At the eye of the storm the sailors decide to cast lots in order to decide who was responsible for the storm, and blame it on Jonah. He tells them that he is of the Hebrews, escaping his Lord, whom he fears. The sailors consult with Jonah what should they do with him and he asks them to throw him over board, as he’d rather die, than not perform his obligatory mission.

The foreign sailors, characterized as illiterate and common, refuse to perform such a hasty, horrible murder, and do their best to save Jonah: “Nevertheless the men rowed hard to bring it to the land; but they could not: for the sea wrought, and was tempestuous against them. Wherefore they cried unto the Lord, and said, We beseech thee, O Lord, we beseech thee, let us not perish for this man’s life, and lay not upon us innocent blood: for thou, O Lord, hast done as it pleased thee.”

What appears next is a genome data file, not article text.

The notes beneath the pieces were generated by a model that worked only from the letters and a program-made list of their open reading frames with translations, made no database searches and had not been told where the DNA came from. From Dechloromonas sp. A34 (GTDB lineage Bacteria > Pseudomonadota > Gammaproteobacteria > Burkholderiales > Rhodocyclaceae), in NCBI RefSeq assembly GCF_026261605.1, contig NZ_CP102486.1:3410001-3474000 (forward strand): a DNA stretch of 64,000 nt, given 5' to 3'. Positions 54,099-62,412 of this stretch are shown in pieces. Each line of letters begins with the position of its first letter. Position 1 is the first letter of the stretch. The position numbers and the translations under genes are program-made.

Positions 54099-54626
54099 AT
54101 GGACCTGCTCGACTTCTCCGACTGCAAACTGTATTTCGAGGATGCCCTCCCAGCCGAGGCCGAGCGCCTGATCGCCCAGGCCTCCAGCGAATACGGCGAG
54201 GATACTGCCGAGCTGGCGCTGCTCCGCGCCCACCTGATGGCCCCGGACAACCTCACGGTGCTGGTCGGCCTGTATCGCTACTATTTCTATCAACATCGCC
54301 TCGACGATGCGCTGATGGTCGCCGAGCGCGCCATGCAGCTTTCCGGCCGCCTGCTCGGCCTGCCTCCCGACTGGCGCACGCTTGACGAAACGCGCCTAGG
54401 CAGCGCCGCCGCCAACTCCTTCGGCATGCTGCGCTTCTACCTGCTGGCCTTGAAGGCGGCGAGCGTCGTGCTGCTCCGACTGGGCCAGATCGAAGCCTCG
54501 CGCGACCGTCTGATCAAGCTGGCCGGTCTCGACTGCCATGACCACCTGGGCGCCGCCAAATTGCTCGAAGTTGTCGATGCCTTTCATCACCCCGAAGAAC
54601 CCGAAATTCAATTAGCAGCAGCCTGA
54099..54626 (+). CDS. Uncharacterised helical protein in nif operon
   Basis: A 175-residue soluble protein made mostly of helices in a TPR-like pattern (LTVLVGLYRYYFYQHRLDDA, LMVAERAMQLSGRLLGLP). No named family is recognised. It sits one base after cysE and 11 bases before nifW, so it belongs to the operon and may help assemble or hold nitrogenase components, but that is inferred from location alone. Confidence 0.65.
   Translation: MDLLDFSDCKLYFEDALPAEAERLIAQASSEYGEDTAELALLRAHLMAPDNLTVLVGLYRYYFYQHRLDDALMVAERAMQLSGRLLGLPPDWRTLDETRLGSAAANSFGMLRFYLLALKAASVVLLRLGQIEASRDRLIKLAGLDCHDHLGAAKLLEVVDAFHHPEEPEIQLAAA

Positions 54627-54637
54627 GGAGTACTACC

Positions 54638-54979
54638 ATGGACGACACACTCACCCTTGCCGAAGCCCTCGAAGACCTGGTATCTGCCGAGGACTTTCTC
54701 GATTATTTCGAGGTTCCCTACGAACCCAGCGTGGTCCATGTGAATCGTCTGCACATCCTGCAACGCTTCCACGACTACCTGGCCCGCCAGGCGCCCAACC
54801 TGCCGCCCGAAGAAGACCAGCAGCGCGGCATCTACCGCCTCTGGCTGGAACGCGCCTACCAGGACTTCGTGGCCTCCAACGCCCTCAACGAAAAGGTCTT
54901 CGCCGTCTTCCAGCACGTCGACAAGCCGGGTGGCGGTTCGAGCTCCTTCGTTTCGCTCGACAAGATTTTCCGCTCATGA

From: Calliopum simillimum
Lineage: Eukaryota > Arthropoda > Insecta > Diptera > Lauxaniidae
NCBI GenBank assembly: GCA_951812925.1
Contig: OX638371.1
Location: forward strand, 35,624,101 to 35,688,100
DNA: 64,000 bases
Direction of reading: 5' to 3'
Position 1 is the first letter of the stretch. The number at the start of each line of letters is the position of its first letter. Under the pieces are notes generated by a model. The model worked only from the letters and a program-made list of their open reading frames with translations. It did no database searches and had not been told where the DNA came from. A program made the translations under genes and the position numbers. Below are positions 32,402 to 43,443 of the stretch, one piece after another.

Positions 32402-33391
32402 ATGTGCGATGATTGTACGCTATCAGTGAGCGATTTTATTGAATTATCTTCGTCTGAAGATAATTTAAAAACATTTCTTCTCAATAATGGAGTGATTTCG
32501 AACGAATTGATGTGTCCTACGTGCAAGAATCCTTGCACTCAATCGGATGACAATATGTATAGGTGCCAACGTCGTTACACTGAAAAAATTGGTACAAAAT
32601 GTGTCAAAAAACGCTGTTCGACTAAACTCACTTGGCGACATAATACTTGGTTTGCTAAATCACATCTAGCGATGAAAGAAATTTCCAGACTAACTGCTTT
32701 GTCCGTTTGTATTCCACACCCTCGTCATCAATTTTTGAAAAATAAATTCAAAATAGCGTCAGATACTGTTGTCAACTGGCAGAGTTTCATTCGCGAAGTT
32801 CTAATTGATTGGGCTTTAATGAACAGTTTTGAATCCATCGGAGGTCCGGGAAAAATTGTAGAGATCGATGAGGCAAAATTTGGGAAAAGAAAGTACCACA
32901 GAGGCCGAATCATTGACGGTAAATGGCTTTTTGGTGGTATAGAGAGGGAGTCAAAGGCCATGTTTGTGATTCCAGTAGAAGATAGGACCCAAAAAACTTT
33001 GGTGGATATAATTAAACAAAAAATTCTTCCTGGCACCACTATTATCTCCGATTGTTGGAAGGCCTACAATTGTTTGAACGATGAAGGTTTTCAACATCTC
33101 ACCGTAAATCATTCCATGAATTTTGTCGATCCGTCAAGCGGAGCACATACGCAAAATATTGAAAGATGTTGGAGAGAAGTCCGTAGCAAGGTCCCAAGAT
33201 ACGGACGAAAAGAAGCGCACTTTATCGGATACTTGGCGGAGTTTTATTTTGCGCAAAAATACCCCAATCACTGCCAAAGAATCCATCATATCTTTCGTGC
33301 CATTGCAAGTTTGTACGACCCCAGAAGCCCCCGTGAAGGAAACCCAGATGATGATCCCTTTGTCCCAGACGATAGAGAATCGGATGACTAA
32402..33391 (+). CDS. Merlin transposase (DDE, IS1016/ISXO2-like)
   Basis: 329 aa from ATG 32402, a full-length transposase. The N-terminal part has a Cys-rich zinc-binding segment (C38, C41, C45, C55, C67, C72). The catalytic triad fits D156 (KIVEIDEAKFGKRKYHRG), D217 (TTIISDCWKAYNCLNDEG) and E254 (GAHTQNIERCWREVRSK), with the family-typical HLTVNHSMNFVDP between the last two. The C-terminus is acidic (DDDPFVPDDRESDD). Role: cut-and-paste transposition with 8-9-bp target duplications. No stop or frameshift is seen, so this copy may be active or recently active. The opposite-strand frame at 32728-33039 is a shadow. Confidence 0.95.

“And Jonah began to enter into the city a day’s journey, and he proclaimed, and said: ‘Yet forty days, and Nineveh shall be overthrown.’ (Jonah, 3:3) Engraving by A. Ligny after painting by Gustave Dore. From ‘Bible in Pictures’ by Philipson, Stuttgart 1874. (the Oster Visual Documentation Center at the museum of the Jewish people)

The seamen plead to God not to force them to become murderers, and even while throwing him to sea they only dip him half way. Then, Chazal say, the sea at once became quiet, therefore they pulled him back on board, and the sea stormed again. Only then did they dip him fully. Even though they knew that Jonah’s presence on the ship risked their lives, the pagans fought for the life of a random Hebrew indifferent passenger, and threw him only when they were out of any other options. But why?